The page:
THE CHANGING SUPPLY AND DEMAND SIDES OF SECURITY
If the EU is serious about playing a significant role in international security and protecting its citizens from newly emerging threats, it needs to dramatically increase its efforts in civilian crisis management. Giving European crisis management more clout means boosting the supply side to meet the increased demand for security.
Demand Side: A Deteriorating Security Environment
Europe’s security environment has changed dramatically. Since the Arab spring of 2011, an arc of crises has developed outside the EU’s borders, stretching from Northern and Central Africa to the Middle East and further to Ukraine. As a result of growing international tensions, the EU faces cyber-attacks and acts of terrorism, which sometimes even originate from within its own borders. The security within the Union is significantly influenced by the security outside the Union. But the danger is not just one of instability and violence spilling over into the EU. Core values of the EU – which is committed to the rule of law and to open and democratic societies which respect individual rights and responsibilities – are being openly and violently challenged.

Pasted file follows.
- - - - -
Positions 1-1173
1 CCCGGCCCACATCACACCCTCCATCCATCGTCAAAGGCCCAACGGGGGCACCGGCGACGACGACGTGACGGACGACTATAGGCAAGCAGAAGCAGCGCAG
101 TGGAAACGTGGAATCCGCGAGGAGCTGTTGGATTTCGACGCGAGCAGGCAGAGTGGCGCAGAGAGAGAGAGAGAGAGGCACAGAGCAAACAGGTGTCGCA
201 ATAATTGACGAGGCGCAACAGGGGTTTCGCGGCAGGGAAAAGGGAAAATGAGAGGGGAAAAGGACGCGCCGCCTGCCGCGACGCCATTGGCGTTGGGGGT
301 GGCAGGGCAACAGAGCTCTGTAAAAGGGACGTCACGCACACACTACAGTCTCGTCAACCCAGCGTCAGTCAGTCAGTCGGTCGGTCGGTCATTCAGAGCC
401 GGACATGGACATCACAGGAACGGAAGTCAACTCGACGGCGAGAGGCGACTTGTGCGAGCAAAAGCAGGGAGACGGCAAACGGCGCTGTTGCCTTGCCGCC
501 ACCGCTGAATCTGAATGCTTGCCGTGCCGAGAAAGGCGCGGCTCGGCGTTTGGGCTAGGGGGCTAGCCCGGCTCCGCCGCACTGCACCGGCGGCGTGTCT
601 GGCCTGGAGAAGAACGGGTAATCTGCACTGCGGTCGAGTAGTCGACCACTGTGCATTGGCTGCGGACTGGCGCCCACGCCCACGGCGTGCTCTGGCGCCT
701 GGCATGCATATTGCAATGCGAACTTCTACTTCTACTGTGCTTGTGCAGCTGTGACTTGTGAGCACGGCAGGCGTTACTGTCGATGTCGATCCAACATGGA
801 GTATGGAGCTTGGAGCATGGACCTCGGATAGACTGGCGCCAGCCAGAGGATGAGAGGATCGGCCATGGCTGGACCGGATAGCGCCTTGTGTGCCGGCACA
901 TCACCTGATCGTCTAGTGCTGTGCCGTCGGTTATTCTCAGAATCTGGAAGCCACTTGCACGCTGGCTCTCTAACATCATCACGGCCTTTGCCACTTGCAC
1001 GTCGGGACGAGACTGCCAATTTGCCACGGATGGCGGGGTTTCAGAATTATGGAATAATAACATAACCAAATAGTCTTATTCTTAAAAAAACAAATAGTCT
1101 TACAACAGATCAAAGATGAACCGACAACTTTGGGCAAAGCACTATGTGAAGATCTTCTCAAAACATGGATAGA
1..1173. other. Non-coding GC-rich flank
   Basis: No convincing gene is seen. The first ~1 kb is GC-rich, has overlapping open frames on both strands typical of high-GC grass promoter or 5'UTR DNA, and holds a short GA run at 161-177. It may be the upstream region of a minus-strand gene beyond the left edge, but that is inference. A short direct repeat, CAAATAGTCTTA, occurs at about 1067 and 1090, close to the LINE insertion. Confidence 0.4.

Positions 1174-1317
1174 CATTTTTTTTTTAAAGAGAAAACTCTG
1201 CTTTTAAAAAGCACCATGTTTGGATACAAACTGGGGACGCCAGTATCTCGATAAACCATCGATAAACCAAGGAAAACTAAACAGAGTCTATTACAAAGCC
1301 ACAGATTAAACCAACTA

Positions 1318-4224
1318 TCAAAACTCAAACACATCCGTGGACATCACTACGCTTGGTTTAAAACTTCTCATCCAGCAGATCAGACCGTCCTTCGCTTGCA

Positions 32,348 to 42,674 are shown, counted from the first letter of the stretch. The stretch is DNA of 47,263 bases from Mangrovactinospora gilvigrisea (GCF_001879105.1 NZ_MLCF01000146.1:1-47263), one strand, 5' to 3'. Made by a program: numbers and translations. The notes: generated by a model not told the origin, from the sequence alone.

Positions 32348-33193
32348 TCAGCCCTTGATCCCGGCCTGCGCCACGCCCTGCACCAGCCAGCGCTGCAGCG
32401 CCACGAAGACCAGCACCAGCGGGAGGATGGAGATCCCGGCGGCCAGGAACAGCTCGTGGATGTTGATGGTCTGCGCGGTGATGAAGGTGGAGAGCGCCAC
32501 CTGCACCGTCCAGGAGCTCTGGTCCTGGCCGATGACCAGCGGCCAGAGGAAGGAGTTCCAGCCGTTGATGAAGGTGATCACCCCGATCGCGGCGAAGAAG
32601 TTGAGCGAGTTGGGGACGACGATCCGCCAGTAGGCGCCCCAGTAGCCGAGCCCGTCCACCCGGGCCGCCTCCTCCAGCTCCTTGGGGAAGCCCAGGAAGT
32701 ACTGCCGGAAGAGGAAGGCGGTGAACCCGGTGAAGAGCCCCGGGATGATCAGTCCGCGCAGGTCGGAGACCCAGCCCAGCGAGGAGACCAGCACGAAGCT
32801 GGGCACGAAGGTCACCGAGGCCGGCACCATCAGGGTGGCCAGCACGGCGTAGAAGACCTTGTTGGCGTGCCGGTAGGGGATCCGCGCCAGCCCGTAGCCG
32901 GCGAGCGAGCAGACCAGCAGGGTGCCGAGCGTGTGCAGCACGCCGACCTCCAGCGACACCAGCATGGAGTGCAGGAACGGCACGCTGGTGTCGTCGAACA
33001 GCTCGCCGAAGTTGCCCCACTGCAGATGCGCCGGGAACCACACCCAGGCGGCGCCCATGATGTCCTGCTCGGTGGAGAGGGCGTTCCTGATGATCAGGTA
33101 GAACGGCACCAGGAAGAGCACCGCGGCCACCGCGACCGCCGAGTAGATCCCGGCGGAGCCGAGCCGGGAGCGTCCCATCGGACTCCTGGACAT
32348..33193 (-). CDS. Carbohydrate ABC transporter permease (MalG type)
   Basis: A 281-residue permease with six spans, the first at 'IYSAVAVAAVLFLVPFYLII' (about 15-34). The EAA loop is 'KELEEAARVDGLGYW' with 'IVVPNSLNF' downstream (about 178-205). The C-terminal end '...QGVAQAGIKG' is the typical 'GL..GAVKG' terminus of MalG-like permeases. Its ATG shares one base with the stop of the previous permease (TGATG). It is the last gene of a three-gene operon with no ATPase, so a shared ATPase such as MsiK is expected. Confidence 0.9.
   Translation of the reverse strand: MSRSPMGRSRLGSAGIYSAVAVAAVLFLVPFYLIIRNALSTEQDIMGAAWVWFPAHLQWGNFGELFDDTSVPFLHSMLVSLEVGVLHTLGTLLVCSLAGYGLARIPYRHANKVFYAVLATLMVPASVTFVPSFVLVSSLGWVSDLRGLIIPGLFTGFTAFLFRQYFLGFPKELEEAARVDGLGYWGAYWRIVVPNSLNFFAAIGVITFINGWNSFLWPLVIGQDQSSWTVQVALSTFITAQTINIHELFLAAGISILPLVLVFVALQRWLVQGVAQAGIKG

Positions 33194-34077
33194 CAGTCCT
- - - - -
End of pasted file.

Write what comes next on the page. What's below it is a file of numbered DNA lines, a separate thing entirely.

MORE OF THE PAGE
Supply Side: Member States Remain Ambivalent
When EU member states decided to develop a common foreign and security policy (CFSP) in 1993, one key motivation was to make a significant contribution to international security. Civilian crisis management (CCM), using instruments such as mediation, policing, and support for political reforms, is a hallmark of an active European foreign policy.